Being a parent is never an easy job. If your children act out, it is that much harder. But even well behaved children will add stress to your life. This is on top of all the other areas of stress that you have.
Our world has become very fast-paced. People are not as patient these days. You may have noticed this at your workplace. With all the layoffs and hiring freezes, fewer employees are left to perform more and more duties. Then there is the extra stress of wondering if you will be the next one to be laid off.
If you or your spouse has already lost a job, you are well aware of the financial pressure you’re under. It costs a lot to live. Just because your paycheck has stopped coming, doesn’t mean the bills do. You still have to pay for things like housing, utilities, gas, food, and clothing. This is hard enough to provide for yourself. It is even harder when you have a family to support.
It is easy to see how these types of frustrations could be taken out on children. The American Psychiatric Association cites child abuse as a major health problem. Parents who try to calm themselves through alcohol and drug use are only adding to the problem.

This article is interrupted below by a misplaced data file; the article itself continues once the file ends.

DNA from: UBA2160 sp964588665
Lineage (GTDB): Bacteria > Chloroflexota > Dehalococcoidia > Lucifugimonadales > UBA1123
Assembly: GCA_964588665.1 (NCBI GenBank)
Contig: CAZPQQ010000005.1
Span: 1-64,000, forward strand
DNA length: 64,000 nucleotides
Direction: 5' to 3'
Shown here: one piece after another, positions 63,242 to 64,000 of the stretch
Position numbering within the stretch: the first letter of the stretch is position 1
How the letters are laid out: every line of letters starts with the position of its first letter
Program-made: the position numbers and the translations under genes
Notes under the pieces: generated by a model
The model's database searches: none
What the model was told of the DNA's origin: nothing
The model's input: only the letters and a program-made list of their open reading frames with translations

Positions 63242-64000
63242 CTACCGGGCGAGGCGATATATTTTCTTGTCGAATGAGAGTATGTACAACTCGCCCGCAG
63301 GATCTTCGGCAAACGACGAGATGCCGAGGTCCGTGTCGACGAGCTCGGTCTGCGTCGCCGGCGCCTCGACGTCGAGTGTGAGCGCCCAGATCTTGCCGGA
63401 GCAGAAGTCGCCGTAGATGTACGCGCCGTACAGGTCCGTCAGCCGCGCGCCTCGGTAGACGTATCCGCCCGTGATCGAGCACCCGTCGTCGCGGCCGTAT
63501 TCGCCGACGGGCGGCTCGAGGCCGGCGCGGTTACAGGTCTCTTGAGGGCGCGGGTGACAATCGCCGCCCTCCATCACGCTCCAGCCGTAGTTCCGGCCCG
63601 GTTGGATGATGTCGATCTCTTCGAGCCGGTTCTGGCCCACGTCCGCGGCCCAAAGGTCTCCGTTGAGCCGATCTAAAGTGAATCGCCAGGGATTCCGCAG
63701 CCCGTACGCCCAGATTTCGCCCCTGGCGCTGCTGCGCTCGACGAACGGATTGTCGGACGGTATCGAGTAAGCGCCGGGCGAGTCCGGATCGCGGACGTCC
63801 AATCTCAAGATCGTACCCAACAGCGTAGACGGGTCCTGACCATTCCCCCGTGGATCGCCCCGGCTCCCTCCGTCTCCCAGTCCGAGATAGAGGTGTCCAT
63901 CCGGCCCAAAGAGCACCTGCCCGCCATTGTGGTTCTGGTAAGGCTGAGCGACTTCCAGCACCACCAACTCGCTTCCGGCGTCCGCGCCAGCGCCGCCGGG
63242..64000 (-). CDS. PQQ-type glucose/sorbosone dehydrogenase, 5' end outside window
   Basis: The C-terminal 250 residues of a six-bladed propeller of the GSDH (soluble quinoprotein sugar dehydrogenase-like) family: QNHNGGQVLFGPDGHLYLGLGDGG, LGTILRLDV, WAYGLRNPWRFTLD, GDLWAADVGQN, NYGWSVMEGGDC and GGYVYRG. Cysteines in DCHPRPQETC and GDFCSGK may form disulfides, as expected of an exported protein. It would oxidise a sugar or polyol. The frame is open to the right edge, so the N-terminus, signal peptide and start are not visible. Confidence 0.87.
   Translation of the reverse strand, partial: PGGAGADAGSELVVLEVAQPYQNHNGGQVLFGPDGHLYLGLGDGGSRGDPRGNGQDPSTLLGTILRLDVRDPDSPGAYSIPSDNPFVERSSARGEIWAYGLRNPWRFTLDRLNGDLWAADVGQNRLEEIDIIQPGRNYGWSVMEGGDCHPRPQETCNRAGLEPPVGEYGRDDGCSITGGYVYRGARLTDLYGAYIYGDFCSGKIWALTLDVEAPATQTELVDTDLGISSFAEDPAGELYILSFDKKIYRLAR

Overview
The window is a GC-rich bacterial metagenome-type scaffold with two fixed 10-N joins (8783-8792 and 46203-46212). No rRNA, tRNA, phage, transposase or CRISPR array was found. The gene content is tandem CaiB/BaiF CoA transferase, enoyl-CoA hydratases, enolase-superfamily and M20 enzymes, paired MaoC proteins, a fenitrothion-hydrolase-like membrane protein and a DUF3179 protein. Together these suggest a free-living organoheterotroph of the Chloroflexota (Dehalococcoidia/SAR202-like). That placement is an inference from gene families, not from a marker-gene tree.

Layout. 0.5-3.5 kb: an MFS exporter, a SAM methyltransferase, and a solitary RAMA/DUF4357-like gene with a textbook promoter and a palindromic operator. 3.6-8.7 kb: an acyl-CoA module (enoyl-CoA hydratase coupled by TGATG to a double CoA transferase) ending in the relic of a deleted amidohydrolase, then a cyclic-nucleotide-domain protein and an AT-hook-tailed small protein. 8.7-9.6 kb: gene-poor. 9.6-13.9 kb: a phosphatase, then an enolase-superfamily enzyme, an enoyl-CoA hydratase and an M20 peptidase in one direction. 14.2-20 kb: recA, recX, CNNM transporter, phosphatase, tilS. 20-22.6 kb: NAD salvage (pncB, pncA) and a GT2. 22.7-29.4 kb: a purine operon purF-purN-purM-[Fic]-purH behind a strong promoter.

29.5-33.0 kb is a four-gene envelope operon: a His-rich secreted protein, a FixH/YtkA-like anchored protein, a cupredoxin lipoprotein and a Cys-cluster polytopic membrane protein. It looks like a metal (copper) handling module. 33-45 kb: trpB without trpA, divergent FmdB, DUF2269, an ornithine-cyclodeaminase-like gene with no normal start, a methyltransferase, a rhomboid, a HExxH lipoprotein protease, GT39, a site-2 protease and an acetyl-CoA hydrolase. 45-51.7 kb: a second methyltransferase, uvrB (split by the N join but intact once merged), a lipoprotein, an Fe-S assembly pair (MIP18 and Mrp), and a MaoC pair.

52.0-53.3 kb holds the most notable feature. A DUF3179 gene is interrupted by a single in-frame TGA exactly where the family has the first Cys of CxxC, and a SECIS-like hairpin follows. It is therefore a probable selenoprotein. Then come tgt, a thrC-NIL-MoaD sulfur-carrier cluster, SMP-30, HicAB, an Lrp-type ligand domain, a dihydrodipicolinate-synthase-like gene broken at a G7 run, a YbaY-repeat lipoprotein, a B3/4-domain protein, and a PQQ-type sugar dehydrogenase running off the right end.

So how can one be a loving, responsible parent during stressful times?
Inform, but don’t burden, your kids
Be open with your kids about some of the stresses you are facing. Chances are they have already noticed the extra tension in the house. By talking with them about your struggles, they will better understand why sometimes you act upset at them for no real reason. Reassure your children that they are not to blame for the pressures you are feeling from work, bills, etc. Don’t leave them feeling fearful or hopeless about the situation. Instead, try to paint as positive a picture as you realistically can.
Exercise, eat right, and get proper rest
One way to improve your mental outlook is to take care of yourself physically. By exercising, getting enough rest, and eating well, you will be in a much better condition to handle the stresses of life. You will also feel better about yourself, and better about your situation.
Keep your cool
Try not to reach an emotional boiling point while your kids are around. Count to 10 when you are angry. Take deep breaths. Go outside, or at least into another room, until you have calmed down. Have the other parent, close friend or neighbor watch the kids while you take a break to unwind. Don’t make matters worse by turning to drugs or alcohol, and never take out your frustrations on your children.
Be honest with yourself. Parenting is a tough job and everyone needs help from time to time. This is especially true if you are a single parent. If the pressure is getting to you, then get help right away. Call a friend or family member. Discuss it with your pastor. Seek out a counselor. Asking for help is not a sign of weakness, but of maturity.